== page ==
argued that venue was not proper in this district and that
plaintiff's claims should be dismissed because the patent
has expired, rendering the ongoing royalty and related terms
of the settlement agreement unenforceable. Id. at
2-5; see also Kimble v. Marvel Entm't, LLC, 135
S.Ct. 2401, 2411 (2015) (discussing Brulotte v. Thys
Co., 379 U.S. 29 (1964)).
Judge Michael E. Hegarty recommends that plaintiff's
motion to dismiss or transfer be granted in part because this
district is not a proper venue under 28 U.S.C. §
1400(b). Docket No. 30 at 5. The magistrate judge recommends
dismissal without prejudice, instead of transfer, because he
found that plaintiff was unlikely to prevail in light of the
expiration of his patent. Id. at 8 (citing
Brulotte, 379 U.S. at 32). Regarding plaintiff's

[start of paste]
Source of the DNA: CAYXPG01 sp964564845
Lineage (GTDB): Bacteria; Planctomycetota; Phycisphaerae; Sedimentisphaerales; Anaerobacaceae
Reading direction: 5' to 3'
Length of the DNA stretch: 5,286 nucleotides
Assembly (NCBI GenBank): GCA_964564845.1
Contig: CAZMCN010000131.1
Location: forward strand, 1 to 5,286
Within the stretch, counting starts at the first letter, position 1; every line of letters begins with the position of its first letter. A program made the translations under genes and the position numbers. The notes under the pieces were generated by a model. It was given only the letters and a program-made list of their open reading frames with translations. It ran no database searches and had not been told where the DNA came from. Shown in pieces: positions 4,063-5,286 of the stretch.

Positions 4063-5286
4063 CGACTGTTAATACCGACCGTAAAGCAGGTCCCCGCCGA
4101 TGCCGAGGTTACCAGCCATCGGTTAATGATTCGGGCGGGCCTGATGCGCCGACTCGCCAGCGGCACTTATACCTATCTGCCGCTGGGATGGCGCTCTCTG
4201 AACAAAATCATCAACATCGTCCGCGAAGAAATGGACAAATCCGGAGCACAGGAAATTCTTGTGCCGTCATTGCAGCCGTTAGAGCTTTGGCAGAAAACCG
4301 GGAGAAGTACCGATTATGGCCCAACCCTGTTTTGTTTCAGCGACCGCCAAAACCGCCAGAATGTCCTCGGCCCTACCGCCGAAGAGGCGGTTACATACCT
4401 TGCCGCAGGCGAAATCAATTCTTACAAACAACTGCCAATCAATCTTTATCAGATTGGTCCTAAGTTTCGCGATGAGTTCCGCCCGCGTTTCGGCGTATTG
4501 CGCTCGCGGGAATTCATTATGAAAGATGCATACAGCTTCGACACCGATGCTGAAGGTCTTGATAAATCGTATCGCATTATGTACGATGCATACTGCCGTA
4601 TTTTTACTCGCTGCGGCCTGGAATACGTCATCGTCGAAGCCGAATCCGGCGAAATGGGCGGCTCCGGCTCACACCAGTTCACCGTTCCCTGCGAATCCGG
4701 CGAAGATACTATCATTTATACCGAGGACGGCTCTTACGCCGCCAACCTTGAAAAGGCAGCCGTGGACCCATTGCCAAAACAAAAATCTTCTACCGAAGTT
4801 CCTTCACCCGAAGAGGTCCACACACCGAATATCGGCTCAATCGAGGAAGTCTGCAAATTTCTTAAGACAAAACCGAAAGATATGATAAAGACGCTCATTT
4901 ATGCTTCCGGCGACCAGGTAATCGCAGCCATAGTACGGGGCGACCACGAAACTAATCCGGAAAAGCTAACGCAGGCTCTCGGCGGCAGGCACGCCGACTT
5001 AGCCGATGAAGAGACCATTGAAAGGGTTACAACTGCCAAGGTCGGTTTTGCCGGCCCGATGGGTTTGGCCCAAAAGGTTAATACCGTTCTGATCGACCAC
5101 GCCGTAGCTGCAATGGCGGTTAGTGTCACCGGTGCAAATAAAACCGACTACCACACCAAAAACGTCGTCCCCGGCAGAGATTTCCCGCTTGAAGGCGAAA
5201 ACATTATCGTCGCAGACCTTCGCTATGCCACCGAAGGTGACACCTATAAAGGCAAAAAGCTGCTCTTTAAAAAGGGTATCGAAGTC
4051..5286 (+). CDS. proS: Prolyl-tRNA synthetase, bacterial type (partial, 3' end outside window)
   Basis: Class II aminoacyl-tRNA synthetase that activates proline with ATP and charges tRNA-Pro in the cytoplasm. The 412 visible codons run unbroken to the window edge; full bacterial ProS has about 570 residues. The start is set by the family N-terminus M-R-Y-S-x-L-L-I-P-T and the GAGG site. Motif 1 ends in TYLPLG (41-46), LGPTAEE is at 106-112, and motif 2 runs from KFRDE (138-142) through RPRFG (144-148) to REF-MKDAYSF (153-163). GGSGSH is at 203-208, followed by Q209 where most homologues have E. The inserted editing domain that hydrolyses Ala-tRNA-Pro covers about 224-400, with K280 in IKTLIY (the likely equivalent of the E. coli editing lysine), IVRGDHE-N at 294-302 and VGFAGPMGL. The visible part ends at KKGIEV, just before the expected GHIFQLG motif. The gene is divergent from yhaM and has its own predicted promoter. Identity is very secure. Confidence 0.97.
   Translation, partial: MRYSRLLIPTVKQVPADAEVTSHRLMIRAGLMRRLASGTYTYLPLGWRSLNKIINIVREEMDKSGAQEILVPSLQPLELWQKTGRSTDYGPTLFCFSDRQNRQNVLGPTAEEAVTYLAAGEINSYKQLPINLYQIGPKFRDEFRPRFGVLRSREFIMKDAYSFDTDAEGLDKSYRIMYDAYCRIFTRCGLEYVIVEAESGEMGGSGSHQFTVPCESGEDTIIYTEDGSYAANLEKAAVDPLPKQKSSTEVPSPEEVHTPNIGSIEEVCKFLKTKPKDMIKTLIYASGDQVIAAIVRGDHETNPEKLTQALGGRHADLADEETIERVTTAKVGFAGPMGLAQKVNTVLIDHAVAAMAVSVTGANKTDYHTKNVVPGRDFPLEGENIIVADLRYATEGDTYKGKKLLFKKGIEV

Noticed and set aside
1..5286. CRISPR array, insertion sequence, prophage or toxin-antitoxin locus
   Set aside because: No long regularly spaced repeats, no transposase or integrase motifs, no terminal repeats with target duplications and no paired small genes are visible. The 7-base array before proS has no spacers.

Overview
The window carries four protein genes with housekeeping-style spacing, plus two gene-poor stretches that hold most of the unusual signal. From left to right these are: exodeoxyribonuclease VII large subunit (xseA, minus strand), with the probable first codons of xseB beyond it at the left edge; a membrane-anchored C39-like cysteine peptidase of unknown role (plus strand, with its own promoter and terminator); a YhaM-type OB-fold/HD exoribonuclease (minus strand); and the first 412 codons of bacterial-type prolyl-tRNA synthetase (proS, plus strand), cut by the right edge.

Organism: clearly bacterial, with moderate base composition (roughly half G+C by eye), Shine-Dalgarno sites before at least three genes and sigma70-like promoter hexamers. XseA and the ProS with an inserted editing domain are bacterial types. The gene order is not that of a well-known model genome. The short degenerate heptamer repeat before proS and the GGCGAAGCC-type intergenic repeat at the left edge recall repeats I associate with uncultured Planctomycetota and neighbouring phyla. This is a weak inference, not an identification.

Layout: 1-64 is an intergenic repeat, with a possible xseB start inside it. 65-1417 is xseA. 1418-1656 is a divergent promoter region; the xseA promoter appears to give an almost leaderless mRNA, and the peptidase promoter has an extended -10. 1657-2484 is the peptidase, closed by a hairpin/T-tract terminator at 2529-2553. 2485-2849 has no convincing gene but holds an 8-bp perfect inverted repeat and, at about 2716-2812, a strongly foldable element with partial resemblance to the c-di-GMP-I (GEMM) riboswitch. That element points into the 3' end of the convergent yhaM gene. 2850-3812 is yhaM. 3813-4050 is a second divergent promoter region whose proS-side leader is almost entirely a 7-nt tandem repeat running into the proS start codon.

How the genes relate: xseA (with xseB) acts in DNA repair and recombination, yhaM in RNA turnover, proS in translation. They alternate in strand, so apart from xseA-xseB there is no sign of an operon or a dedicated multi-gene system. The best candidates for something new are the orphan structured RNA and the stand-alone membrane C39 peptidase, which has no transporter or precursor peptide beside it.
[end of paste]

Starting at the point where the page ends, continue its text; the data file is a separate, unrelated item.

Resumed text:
accounting claim, the magistrate judge stated that,
“because Mr. Hildebrand's state law claim for an
accounting is derivative of his patent infringement cause of
action, I find that it would be improper to retain
jurisdiction over this claim.” Id. at 9.
STANDARD OF REVIEW
Court must “determine de novo any part of the
magistrate judge's disposition that has been properly
objected to.” Fed.R.Civ.P. 72(b)(3). An objection is
“proper” if it is both timely and specific.
United States v. One Parcel of Real Property Known as
2121 East 30th St., 73 F.3d 1057, 1060 (10th Cir. 1996).
To be sufficiently specific, an objection must
“enable the district judge to focus attention on
those issues-factual and legal-that are at the heart of the
parties' dispute.” See Id. at 1059
(quoting Thomas v. Arn, 474 U.S. 140, 147 (1985)).
In the absence of a proper objection, the Court may review a
magistrate judge's recommendation under any standard it
deems appropriate. See Summers v. Utah, 927 F.2d
1165, 1167 (10th Cir. 1991); see also Thomas, 474